Stock Analysis

Does Boston Scientific (NYSE:BSX) Have A Healthy Balance Sheet?

NYSE:BSX
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David Iben put it well when he said, 'Volatility is not a risk we care about. What we care about is avoiding the permanent loss of capital.' It's only natural to consider a company's balance sheet when you examine how risky it is, since debt is often involved when a business collapses. We can see that Boston Scientific Corporation (NYSE:BSX) does use debt in its business. But the real question is whether this debt is making the company risky.

What Risk Does Debt Bring?

Debt assists a business until the business has trouble paying it off, either with new capital or with free cash flow. If things get really bad, the lenders can take control of the business. However, a more common (but still painful) scenario is that it has to raise new equity capital at a low price, thus permanently diluting shareholders. Having said that, the most common situation is where a company manages its debt reasonably well - and to its own advantage. The first step when considering a company's debt levels is to consider its cash and debt together.

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What Is Boston Scientific's Debt?

The image below, which you can click on for greater detail, shows that at June 2023 Boston Scientific had debt of US$9.45b, up from US$8.58b in one year. However, it also had US$426.0m in cash, and so its net debt is US$9.03b.

debt-equity-history-analysis
NYSE:BSX Debt to Equity History November 3rd 2023

A Look At Boston Scientific's Liabilities

We can see from the most recent balance sheet that Boston Scientific had liabilities of US$4.56b falling due within a year, and liabilities of US$10.6b due beyond that. Offsetting these obligations, it had cash of US$426.0m as well as receivables valued at US$2.13b due within 12 months. So its liabilities outweigh the sum of its cash and (near-term) receivables by US$12.6b.

Since publicly traded Boston Scientific shares are worth a very impressive total of US$75.6b, it seems unlikely that this level of liabilities would be a major threat. Having said that, it's clear that we should continue to monitor its balance sheet, lest it change for the worse.

We use two main ratios to inform us about debt levels relative to earnings. The first is net debt divided by earnings before interest, tax, depreciation, and amortization (EBITDA), while the second is how many times its earnings before interest and tax (EBIT) covers its interest expense (or its interest cover, for short). This way, we consider both the absolute quantum of the debt, as well as the interest rates paid on it.

With net debt to EBITDA of 2.6 Boston Scientific has a fairly noticeable amount of debt. On the plus side, its EBIT was 9.1 times its interest expense, and its net debt to EBITDA, was quite high, at 2.6. If Boston Scientific can keep growing EBIT at last year's rate of 16% over the last year, then it will find its debt load easier to manage. There's no doubt that we learn most about debt from the balance sheet. But ultimately the future profitability of the business will decide if Boston Scientific can strengthen its balance sheet over time. So if you're focused on the future you can check out this free report showing analyst profit forecasts.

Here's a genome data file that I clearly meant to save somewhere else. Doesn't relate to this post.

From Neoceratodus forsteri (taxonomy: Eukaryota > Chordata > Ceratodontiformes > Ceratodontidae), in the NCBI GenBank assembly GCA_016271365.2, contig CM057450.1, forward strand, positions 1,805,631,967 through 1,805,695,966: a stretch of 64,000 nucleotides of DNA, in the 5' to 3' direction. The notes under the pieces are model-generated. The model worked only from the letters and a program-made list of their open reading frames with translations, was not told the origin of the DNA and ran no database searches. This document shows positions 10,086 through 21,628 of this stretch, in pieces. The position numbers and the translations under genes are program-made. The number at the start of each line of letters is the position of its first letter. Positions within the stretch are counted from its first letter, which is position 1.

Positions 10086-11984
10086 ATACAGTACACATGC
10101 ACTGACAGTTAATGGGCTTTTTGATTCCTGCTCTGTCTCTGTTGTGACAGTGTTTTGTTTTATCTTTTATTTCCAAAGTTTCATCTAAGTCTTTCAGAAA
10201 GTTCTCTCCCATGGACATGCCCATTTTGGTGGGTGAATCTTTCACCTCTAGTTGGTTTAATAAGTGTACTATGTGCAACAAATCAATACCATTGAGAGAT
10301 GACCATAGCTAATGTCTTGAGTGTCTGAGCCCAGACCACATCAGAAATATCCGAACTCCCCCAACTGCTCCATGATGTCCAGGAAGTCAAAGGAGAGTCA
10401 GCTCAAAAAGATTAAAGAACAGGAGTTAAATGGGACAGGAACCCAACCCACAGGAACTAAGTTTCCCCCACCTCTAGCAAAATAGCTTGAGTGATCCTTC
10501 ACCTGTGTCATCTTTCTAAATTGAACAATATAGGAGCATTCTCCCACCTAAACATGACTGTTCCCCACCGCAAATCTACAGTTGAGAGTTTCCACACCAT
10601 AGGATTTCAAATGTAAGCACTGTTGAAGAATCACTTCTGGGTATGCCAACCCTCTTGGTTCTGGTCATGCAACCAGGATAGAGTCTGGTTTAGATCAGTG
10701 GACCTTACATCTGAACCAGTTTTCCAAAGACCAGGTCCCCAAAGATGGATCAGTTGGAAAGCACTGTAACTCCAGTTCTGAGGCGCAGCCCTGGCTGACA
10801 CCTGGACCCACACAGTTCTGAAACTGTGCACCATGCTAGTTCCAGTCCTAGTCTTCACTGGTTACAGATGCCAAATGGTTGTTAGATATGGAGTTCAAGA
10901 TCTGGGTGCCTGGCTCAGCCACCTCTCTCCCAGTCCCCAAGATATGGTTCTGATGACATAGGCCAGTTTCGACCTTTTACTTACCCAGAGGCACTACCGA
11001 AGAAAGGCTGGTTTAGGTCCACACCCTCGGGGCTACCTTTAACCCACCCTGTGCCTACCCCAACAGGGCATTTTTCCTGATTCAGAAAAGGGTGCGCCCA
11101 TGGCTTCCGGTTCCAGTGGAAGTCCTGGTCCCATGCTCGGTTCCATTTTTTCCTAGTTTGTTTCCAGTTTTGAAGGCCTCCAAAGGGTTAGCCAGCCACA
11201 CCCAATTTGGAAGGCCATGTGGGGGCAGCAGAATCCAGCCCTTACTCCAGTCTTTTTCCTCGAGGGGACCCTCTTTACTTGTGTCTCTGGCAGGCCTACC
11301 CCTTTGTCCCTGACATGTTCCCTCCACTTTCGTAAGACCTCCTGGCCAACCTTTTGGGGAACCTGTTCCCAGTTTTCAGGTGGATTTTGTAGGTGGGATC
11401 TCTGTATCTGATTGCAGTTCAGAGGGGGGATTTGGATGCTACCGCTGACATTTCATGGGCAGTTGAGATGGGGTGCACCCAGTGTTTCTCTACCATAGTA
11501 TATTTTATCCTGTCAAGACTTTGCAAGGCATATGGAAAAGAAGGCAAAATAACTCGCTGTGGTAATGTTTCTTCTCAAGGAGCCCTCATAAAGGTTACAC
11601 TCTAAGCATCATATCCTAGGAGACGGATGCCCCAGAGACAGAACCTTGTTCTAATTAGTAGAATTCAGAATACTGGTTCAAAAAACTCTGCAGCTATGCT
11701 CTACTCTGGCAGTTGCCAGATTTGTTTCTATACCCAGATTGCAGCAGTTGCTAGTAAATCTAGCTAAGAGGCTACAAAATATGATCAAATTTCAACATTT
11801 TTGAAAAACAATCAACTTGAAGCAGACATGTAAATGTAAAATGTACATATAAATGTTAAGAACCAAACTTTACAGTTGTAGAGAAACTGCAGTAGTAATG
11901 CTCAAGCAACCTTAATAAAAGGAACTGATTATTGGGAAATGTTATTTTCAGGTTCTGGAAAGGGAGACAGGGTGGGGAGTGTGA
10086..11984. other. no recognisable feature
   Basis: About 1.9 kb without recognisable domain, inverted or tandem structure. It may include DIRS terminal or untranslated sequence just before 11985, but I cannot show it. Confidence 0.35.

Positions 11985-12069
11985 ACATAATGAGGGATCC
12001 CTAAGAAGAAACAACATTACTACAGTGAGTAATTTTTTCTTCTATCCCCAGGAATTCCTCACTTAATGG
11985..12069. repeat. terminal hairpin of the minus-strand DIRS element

Finally, while the tax-man may adore accounting profits, lenders only accept cold hard cash. So the logical step is to look at the proportion of that EBIT that is matched by actual free cash flow. During the last three years, Boston Scientific produced sturdy free cash flow equating to 62% of its EBIT, about what we'd expect. This free cash flow puts the company in a good position to pay down debt, when appropriate.

Our View

The good news is that Boston Scientific's demonstrated ability to cover its interest expense with its EBIT delights us like a fluffy puppy does a toddler. But truth be told we feel its net debt to EBITDA does undermine this impression a bit. We would also note that Medical Equipment industry companies like Boston Scientific commonly do use debt without problems. Taking all this data into account, it seems to us that Boston Scientific takes a pretty sensible approach to debt. That means they are taking on a bit more risk, in the hope of boosting shareholder returns. When analysing debt levels, the balance sheet is the obvious place to start. But ultimately, every company can contain risks that exist outside of the balance sheet. For instance, we've identified 2 warning signs for Boston Scientific that you should be aware of.

When all is said and done, sometimes its easier to focus on companies that don't even need debt. Readers can access a list of growth stocks with zero net debt 100% free, right now.

Valuation is complex, but we're helping make it simple.

Find out whether Boston Scientific is potentially over or undervalued by checking out our comprehensive analysis, which includes fair value estimates, risks and warnings, dividends, insider transactions and financial health.

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This article by Simply Wall St is general in nature. We provide commentary based on historical data and analyst forecasts only using an unbiased methodology and our articles are not intended to be financial advice. It does not constitute a recommendation to buy or sell any stock, and does not take account of your objectives, or your financial situation. We aim to bring you long-term focused analysis driven by fundamental data. Note that our analysis may not factor in the latest price-sensitive company announcements or qualitative material. Simply Wall St has no position in any stocks mentioned.